At disposal facilities, brine and oil residue are stored in tanks, where the oil is skimmed off the top. Brine is then injected into the ground. This necessary practice has come under fire from lightning strikes. Since the Bakken boom began, lightning has been linked to the cause of multiple fires involving salt water disposal tanks, according to officials.
Salt water disposal tanks, which are generally constructed of fiberglass, are more prone to catching fire if struck by lightning. The reasons tanks catch fire experts say are because of the volatile gasses that collect in them from the oil residue mixed in with the brine and their fiberglass and other construction components.
The logical answer it seems would be to build the tanks out of more lightning resistant material. However, industry experts caution that isn’t cost effective. For instance, steel tanks, which would be better suited to a lightning strike, are subject to the corrosive nature of the brine. Fiberglass tanks are much better suited to corrosion, and last longer.
Another more cost effective solution is to fortify the fiberglass tanks to make them resistant to lightning strikes. These fortifications are costly, but not nearly as costly compared to the damage caused by a direct hit from a lightning strike.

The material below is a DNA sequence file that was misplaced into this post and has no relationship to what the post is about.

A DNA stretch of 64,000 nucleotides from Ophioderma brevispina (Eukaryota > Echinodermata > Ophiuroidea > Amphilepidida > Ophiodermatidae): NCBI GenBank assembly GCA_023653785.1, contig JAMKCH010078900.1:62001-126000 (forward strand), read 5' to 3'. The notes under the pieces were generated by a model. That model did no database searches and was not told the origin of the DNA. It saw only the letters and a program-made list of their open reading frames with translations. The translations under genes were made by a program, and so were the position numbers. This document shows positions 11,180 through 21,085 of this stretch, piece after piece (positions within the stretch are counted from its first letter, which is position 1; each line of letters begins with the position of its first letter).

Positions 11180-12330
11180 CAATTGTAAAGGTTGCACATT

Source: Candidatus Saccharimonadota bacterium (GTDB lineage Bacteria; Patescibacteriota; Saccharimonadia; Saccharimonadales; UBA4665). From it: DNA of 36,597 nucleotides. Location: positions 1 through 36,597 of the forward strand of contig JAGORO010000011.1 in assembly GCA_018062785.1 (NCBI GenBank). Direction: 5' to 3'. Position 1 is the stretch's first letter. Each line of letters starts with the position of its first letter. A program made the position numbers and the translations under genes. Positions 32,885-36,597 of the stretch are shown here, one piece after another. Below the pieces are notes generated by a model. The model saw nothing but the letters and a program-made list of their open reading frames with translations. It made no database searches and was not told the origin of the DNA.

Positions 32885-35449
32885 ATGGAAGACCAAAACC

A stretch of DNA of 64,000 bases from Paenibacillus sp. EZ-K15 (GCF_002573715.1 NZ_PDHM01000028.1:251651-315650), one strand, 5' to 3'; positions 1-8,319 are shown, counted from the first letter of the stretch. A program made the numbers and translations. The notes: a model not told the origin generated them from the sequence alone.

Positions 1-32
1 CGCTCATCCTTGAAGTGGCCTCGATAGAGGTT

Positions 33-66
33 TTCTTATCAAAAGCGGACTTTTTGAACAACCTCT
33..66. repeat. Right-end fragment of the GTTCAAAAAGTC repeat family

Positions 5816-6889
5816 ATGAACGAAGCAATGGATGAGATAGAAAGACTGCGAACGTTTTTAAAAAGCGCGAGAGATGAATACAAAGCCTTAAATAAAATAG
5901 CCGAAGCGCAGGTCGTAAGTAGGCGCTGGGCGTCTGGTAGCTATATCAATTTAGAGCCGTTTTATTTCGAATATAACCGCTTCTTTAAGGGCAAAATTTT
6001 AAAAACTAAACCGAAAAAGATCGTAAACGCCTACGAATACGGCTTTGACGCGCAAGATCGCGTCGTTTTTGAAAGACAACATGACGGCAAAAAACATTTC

Despite the risk, some companies in the oil patch are willing to hedge their bets that a lightning strike will not hit their storage tank. But the simple truth is lightning wins the match every time when it hits a susceptible tank.
Without adequate grounding and bonding, lightning can ignite fiberglass tanks that store produced saltwater. Metal piping, thief hatches, bull plugs, vent valves, and level transmitters sit isolated on top of the tanks, and lightning electromagnetic fields can induce voltage stress on these metal bodies. Without adequate grounding and bonding, arching can occur between metal bodies and ignite the vapor cloud or even induce in-tank fires.
Static electricity in one form or another is a phenomenon of nature and often results in electrostatic discharges that can cause fires and explosions similar to lightning. The flow of volatile produced water generates static along the wall surface and on the surface of the fluid. The internal surface of fiberglass tanks acts as an insulator and allows static charges to accumulate. Dedicated measures are required to enhance static neutralization within the tanks without inserting any metal body that can hold a charge or become a source of streamer during lightning events.
Fiberglass tank fires can be avoided using Petro Guardian’s engineered approach to grounding and bonding. Contact the firstname.lastname@example.org to find out how you can improve the integrity of your grounding and bonding.